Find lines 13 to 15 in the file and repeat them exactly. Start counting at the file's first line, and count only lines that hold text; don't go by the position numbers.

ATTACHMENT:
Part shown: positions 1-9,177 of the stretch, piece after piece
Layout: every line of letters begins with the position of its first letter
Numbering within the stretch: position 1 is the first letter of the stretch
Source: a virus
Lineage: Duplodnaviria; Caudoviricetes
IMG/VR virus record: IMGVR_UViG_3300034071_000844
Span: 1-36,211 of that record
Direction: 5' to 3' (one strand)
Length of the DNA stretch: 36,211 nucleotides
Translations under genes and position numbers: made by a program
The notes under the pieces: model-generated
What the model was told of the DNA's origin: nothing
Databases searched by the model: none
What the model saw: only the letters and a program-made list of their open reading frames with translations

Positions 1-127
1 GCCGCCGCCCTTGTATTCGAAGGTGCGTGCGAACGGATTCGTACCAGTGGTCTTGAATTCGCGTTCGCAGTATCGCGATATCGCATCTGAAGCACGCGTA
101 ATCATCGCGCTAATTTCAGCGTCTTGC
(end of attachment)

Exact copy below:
Databases searched by the model: none
What the model saw: only the letters and a program-made list of their open reading frames with translations

Positions 1-127